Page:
CORVALLIS, Ore. - A new study provides evidence that increasing the abundance of a threatened or endangered species can deliver large benefits to the citizens of the Pacific Northwest.
The study, published today in the journal PLOS ONE, finds that a two-thirds increase in the average annual number of returning coho salmon to the Oregon coast would generate up to $518 million per year in non-market economic benefits to residents of the region.
Children's savings accounts (CSAs), offered by elementary schools throughout San Francisco and in schools across the nation, were introduced to boost college-going rates, limit student debt and foster equal opportunity for low-income children. However, San Francisco State University Assistant Professor of Management Ian Dunham finds that geography -- particularly in neighborhoods that lack brick-and-mortar banks and credit unions -- may play a key role in how much families with CSAs actually save for college.
Boosting a single molecule in the brain can change "dispositional anxiety," the tendency to perceive many situations as threatening, in nonhuman primates, researchers from the University of California, Davis, and the University of Wisconsin-Madison have found. The molecule, neurotrophin-3, stimulates neurons to grow and make new connections.
By moving beyond the surface level and literally digging deep, scientists at the University of California, Davis, found that compost is a key to storing carbon in semi-arid cropland soils, a strategy for offsetting CO2 emissions.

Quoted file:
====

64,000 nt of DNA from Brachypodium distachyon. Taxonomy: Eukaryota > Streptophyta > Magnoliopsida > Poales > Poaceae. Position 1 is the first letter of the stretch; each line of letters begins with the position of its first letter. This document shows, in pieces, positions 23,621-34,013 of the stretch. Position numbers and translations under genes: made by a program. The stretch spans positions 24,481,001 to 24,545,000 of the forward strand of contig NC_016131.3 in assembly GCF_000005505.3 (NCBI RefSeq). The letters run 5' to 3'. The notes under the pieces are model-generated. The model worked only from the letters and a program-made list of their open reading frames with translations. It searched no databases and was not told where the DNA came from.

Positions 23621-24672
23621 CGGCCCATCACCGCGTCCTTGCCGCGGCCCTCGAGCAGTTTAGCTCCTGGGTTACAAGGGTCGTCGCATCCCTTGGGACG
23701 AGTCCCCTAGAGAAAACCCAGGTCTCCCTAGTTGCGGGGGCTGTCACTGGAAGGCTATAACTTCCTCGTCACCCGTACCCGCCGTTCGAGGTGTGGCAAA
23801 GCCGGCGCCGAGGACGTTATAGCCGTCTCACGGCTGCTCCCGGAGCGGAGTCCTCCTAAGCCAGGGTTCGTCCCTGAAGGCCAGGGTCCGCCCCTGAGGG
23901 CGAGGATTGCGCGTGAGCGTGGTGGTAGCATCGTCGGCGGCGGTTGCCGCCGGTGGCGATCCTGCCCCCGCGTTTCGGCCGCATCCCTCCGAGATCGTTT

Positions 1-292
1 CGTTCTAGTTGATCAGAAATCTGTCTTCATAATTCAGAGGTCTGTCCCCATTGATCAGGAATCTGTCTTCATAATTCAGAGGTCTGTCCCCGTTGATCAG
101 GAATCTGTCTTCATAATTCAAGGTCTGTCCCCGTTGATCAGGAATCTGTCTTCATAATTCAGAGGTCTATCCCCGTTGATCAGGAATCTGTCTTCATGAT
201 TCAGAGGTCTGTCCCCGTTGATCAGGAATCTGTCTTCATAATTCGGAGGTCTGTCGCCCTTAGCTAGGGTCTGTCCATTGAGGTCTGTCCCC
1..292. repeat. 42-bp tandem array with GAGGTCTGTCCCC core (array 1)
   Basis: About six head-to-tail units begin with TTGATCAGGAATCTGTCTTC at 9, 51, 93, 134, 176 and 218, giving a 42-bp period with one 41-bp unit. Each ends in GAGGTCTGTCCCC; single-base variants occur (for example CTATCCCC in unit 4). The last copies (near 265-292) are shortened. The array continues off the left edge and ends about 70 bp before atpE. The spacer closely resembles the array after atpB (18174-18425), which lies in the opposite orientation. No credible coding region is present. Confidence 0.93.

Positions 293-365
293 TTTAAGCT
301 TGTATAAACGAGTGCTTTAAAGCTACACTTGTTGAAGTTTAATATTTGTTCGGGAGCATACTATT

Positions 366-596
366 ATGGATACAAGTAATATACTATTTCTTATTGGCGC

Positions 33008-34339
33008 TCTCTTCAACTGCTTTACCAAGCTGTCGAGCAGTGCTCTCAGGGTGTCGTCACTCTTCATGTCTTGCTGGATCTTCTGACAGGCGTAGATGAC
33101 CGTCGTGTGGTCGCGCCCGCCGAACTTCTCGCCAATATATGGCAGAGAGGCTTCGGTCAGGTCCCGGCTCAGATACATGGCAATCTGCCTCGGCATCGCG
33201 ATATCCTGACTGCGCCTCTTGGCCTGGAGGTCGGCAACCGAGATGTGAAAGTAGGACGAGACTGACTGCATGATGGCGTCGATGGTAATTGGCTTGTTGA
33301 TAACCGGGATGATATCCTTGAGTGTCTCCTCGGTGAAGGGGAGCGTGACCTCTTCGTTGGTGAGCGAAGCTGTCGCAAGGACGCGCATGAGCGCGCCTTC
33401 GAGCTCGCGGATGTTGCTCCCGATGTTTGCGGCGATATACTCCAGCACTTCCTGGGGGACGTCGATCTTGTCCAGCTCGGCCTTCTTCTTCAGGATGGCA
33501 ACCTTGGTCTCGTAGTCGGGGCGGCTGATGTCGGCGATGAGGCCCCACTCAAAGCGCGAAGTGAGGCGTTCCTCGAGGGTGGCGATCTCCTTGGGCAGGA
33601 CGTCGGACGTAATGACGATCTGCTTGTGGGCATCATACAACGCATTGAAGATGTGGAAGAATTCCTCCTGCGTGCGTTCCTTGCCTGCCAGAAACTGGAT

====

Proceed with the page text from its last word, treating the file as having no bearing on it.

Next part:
Although some studies have linked high levels of testosterone to immoral behavior, a new study published in Nature Human Behaviour finds testosterone supplements actually made people more sensitive to moral norms, suggesting that testosterone's influence on behavior is more complicated than previously thought.
It's unlikely that someone born today could independently think up all the necessary steps it would take to send a rocket to the moon. They would need to learn from those who came before them.
"There are so many things you would need to learn, engineering and chemistry and astronomy," says Marco Smolla, an evolutionary biologist and postdoctoral researcher in the Department of Biology in Penn's School of Arts and Sciences. "It's the 'standing on the shoulders of giants' idea."
It is well known that men benefit reproductively from having multiple spouses, but the reasons why women might benefit from multiple marriages are not as clear. Women, as a result of pregnancy and lactation, can't reproduce as fast as males.
But new research by the University of California, Davis, challenges evolutionary-derived sexual stereotypes about men and women, finding that multiple spouses can be good for women too.
Over a hundred years after they were first identified, two ominous signposts of Alzheimer's disease (AD) remain central topics of research--both formed by sticky accumulations of protein in the brain. Amyloid beta solidifies into senile plaques, which congregate in the extracellular spaces of nerve tissue, while tau protein creates tangled forms crowding the bodies of neurons.